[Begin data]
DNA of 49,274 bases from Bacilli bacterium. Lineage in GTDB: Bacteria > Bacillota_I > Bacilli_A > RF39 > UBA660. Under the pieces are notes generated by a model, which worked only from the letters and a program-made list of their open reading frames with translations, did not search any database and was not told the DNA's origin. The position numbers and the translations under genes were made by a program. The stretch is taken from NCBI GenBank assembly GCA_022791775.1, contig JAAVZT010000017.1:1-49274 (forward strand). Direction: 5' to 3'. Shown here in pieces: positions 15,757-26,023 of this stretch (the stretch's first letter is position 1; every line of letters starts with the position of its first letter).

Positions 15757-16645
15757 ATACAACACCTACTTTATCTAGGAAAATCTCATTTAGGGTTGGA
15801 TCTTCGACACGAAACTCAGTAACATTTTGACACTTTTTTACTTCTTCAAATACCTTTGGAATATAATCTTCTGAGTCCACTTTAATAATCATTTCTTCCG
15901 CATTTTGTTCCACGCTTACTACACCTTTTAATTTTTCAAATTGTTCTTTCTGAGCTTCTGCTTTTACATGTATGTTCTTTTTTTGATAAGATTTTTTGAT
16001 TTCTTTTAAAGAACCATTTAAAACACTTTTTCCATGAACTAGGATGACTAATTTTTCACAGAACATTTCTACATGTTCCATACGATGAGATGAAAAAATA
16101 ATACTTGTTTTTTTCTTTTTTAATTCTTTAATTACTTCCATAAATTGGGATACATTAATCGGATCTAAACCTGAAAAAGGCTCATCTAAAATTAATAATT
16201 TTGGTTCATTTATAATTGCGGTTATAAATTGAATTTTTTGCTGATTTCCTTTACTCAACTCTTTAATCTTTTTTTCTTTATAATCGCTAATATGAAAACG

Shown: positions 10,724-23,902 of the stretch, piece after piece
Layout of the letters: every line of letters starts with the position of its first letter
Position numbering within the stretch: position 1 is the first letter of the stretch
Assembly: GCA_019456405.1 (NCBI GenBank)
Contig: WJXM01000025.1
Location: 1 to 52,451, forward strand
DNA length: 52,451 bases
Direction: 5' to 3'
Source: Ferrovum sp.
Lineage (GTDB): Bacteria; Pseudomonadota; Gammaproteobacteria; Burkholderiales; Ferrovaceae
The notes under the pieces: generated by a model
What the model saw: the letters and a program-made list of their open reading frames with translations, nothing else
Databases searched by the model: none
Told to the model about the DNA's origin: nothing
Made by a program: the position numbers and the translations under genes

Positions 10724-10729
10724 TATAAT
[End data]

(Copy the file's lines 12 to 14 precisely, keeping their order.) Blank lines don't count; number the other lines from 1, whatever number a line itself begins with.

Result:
Assembly: GCA_019456405.1 (NCBI GenBank)
Contig: WJXM01000025.1
Location: 1 to 52,451, forward strand